64-bit has 0% correlation with multi-threading. 64-bit doesn't make programming harder. The reason most apps are still 32-bit is simple: 95% still have a 32-bit OS installed and a 32-bit app runs on a 64-bit machine but not the other way around. Don't worry though, it will change. We saw that with Win95.



  • @Weng said:

    Because you suck at it. Here's a hint - you can't just go willy-nilly multithreading things.

     

     

    Honestly, people are saying that it's crap code, retarded design, whatever, but if you've ever worked with a large-scale application you'd know that it's really, really hard to prevent deadlocks.

    There are several different kinds of deadlocks and some of them can be caused by the most simple, ordinary, concise sets of transactions.  All it takes is for two transactions to write to the same two tables at the same time, but in opposite order, and boom, you're deadlocked.  Or worse, the transactions can be making these updates on just one table but on different rows that happened to share pages.  It's a frustratingly common scenario in high-transaction environments.

    Sure, there are rules of thumb you can follow to reduce deadlocks - keep your transactions short and small, do your SELECTs before beginning the transaction if the data is unlikely to change, avoid cursors, make use of READ UNCOMMITTED and NOLOCK, and so on and so forth, but there are going to be times when you have to break some of these rules.  You'll have some absolutely critical transaction that must run and takes a long time to run and is highly sensitive to any external changes, and all you can do is either use an applock or just let the deadlock happen and handle it in the code.  In a lot of production systems you'll likely see the latter in several places.

    You could say that it's a WTF not to handle the deadlock, but SQL deadlocks by nature generally happen where you least expect them, because the long-running transaction that's really responsible for the deadlock is the one that's allowed to continue running; the victim is the simple transaction where a deadlock seems unlikely.  Unless you write deadlock-handling code for every single SQL statement in your entire app, there's always a (small) possibility that what appears to be some completely random code path will fail for that reason.

    And incidentally, very little of this has anything to do with multicore machines or multi-threaded applications.  You can have a completely single-threaded application and still end up with a SQL deadlock if there are multiple users.  If you really try, it's actually possible to create a SQL deadlock on a single-user, single-threaded app (there's nothing stopping you from firing up two simultaneous connections and forgetting that one of them is in the middle of a transaction).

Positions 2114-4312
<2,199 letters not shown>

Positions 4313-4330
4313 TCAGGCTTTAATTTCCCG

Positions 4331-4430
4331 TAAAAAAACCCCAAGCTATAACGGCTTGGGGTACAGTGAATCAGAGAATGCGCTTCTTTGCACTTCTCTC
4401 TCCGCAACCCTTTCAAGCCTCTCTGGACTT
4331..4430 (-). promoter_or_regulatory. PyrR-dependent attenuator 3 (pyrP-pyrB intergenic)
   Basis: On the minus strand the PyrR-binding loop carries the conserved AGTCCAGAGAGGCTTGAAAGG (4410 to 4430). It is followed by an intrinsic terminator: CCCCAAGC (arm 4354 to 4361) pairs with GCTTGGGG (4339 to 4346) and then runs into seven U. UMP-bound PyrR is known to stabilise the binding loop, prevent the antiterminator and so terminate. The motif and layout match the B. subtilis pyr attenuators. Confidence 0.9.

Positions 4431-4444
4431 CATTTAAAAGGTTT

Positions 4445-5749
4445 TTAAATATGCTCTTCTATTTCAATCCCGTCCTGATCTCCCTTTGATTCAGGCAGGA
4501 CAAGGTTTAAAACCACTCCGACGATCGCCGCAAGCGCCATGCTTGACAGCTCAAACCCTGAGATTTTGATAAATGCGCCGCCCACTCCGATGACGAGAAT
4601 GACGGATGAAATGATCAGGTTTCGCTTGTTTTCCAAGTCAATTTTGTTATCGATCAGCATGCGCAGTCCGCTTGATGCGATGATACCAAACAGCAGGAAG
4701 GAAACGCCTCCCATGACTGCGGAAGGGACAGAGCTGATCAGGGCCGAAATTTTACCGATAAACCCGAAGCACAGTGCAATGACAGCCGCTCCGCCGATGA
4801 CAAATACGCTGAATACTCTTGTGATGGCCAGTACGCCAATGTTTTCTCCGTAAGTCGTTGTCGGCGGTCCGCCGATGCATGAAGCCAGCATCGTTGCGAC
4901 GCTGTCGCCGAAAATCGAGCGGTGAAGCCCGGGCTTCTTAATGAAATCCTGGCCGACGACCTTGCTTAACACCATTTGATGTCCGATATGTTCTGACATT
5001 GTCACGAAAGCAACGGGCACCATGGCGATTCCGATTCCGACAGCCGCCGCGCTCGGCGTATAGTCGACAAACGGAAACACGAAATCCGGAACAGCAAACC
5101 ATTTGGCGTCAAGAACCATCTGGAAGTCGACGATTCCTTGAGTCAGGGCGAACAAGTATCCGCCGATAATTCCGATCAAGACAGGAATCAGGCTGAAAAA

• @Aaron said:

    @Weng said:

    Because you suck at it. Here's a hint - you can't just go willy-nilly multithreading things.

     

     

    Honestly, people are saying that it's crap code, retarded design, whatever, but if you've ever worked with a large-scale application you'd know that it's really, really hard to prevent deadlocks.

    [...snip...]

     

    True, but since this was about an online forum it's a little more likely that is stupid code than that it really is unpreventable.

    @Aaron said:

    And incidentally, very little of this has anything to do with multicore machines or multi-threaded applications. 

    True, but from deadlocks it's just a little leap to multi-threading.



  • A somewhat-related WTF: deadlocks made me think of the (in)famous three-interlocked-gears arrangement and I went looking for pictures and found an awesome WTF buried in this page: The Gears Represent What Now?



  • @too_many_usernames said:

    A somewhat-related WTF: deadlocks made me think of the (in)famous three-interlocked-gears arrangement and I went looking for pictures and found an awesome WTF buried in this page: The Gears Represent What Now?

     

    Hah, good one.  I guess they represent a deadlocked team.

    Apparently this is a popular theme in stock photos.



  • I assume you have experience with programming LINQ in an asychronous environment that you would like to share? And what's 64-bit support got to do with anything that isn't in an HPC/datacenter environment.

    (P.S., you come off as an asshole)



  • @too_many_usernames said:

    A somewhat-related WTF: deadlocks made me think of the (in)famous three-interlocked-gears arrangement and I went looking for pictures and found an awesome WTF buried in this page: The Gears Represent What Now?

    A symbol for 'team play'.... o.o



  • @Nyquist said:

    @too_many_usernames said:

    A somewhat-related WTF: deadlocks made me think of the (in)famous three-interlocked-gears arrangement and I went looking for pictures and found an awesome WTF buried in this page: The Gears Represent What Now?

    A symbol for 'team play'.... o.o

    To be fair, many teams [b]do[/b] operate like that. Well, "operate" may be overstating it.